For the seventh year in a row, a named storm formed before the official start of the Atlantic hurricane season. Subtropical storm Ana formed on Saturday in the Atlantic Ocean northeast of Bermuda and by Sunday evening had weakened to a Tropical Depression and never threatened land.
Increases in air and ocean temperatures due to climate change have wide-ranging effects on hurricane precipitation, intensity, and coastal flooding. The recent trend of earlier storms is yet another indication of the effects of climate change on tropical weather systems, scientists say, but more research is needed to definitively link the expansion of hurricane season with climate change.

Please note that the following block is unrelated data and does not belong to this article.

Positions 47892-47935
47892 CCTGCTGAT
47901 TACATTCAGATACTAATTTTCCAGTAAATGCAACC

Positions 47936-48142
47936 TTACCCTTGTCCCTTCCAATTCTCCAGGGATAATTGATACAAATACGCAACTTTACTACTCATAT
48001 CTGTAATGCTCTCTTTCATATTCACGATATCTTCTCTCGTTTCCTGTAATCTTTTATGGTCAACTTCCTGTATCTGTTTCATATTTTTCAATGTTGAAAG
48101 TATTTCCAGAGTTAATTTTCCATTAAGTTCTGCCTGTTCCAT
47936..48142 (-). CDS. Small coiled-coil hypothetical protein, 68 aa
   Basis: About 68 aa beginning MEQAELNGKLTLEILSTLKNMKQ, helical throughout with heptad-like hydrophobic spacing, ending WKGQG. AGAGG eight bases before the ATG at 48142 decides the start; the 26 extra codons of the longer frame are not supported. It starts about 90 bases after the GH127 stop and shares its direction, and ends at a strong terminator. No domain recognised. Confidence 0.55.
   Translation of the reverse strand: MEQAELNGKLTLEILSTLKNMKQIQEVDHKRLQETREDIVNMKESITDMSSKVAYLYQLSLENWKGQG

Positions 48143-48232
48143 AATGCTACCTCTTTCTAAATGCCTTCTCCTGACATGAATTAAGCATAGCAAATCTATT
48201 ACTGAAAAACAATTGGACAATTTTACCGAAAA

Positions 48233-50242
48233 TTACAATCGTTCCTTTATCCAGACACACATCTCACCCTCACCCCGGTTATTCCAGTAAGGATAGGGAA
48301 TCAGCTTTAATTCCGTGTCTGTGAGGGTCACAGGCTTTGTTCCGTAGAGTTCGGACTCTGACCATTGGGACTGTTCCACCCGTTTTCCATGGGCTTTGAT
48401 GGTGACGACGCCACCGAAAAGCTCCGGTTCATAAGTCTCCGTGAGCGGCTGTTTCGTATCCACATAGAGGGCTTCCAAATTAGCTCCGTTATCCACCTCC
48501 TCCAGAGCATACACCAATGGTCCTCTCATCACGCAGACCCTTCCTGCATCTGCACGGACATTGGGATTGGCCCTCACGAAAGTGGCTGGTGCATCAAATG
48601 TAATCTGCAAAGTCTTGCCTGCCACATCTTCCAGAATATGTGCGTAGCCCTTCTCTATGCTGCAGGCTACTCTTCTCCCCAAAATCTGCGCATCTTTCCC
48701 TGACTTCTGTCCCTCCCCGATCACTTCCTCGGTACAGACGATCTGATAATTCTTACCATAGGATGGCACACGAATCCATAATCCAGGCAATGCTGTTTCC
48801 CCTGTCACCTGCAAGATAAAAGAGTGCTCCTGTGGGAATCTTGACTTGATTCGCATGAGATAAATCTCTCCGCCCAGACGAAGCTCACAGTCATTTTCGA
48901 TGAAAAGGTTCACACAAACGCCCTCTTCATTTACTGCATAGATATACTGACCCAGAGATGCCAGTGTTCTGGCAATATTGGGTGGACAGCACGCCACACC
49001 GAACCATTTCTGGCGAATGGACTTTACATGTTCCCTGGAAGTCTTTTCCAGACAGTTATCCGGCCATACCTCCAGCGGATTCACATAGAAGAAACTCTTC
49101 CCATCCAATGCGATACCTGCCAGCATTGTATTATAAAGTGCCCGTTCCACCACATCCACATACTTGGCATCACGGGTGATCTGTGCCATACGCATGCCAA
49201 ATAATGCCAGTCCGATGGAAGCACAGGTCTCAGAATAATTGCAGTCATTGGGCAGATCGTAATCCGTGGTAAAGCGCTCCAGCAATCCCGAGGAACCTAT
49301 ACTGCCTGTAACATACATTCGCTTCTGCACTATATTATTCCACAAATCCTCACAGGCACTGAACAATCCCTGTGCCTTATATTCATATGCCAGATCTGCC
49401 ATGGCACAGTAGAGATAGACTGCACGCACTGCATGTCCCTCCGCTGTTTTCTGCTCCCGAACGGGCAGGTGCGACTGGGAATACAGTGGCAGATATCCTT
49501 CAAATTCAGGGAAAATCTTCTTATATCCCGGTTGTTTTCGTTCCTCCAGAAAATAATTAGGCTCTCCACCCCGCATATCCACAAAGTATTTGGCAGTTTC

Originally published by Nexus Media.
Ana reached Tropical Storm status earlier on Sunday, but has now weakened to a Tropical Depression. At 5 pm Sunday TD Ana was located about 540 mi northeast of Bermuda with max winds of 35 mph moving to the northeast at 17 mph. Ana is expected ti dissipate by Monday. pic.twitter.com/DcnPE5bVGO
— NWS Eastern Region (@NWSEastern) May 23, 2021